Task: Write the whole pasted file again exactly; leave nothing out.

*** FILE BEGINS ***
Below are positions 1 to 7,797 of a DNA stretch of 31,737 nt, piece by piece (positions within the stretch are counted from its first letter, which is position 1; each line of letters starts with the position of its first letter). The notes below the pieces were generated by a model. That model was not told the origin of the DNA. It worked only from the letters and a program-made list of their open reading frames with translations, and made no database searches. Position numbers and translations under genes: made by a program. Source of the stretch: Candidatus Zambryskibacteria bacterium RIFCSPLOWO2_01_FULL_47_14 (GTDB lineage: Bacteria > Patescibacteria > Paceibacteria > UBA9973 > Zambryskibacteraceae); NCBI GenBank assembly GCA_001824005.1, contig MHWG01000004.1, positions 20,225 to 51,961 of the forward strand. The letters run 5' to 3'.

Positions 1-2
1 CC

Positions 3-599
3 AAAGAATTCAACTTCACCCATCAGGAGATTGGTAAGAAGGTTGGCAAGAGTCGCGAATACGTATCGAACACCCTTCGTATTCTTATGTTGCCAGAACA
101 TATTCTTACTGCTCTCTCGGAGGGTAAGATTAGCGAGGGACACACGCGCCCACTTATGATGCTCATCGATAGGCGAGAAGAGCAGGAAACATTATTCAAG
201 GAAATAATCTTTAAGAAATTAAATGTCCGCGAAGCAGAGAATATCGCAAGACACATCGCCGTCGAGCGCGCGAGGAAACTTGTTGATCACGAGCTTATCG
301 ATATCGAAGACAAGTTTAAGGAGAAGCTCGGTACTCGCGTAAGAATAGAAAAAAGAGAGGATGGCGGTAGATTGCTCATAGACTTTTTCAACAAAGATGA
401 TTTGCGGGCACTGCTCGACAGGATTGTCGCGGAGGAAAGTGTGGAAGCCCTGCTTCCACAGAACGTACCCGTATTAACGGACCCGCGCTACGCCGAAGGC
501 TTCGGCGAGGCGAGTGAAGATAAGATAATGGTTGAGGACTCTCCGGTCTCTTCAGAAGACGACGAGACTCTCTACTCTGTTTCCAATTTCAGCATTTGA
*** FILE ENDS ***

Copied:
Below are positions 1 to 7,797 of a DNA stretch of 31,737 nt, piece by piece (positions within the stretch are counted from its first letter, which is position 1; each line of letters starts with the position of its first letter). The notes below the pieces were generated by a model. That model was not told the origin of the DNA. It worked only from the letters and a program-made list of their open reading frames with translations, and made no database searches. Position numbers and translations under genes: made by a program. Source of the stretch: Candidatus Zambryskibacteria bacterium RIFCSPLOWO2_01_FULL_47_14 (GTDB lineage: Bacteria > Patescibacteria > Paceibacteria > UBA9973 > Zambryskibacteraceae); NCBI GenBank assembly GCA_001824005.1, contig MHWG01000004.1, positions 20,225 to 51,961 of the forward strand. The letters run 5' to 3'.

Positions 1-2
1 CC

Positions 3-599
3 AAAGAATTCAACTTCACCCATCAGGAGATTGGTAAGAAGGTTGGCAAGAGTCGCGAATACGTATCGAACACCCTTCGTATTCTTATGTTGCCAGAACA
101 TATTCTTACTGCTCTCTCGGAGGGTAAGATTAGCGAGGGACACACGCGCCCACTTATGATGCTCATCGATAGGCGAGAAGAGCAGGAAACATTATTCAAG
201 GAAATAATCTTTAAGAAATTAAATGTCCGCGAAGCAGAGAATATCGCAAGACACATCGCCGTCGAGCGCGCGAGGAAACTTGTTGATCACGAGCTTATCG
301 ATATCGAAGACAAGTTTAAGGAGAAGCTCGGTACTCGCGTAAGAATAGAAAAAAGAGAGGATGGCGGTAGATTGCTCATAGACTTTTTCAACAAAGATGA
401 TTTGCGGGCACTGCTCGACAGGATTGTCGCGGAGGAAAGTGTGGAAGCCCTGCTTCCACAGAACGTACCCGTATTAACGGACCCGCGCTACGCCGAAGGC
501 TTCGGCGAGGCGAGTGAAGATAAGATAATGGTTGAGGACTCTCCGGTCTCTTCAGAAGACGACGAGACTCTCTACTCTGTTTCCAATTTCAGCATTTGA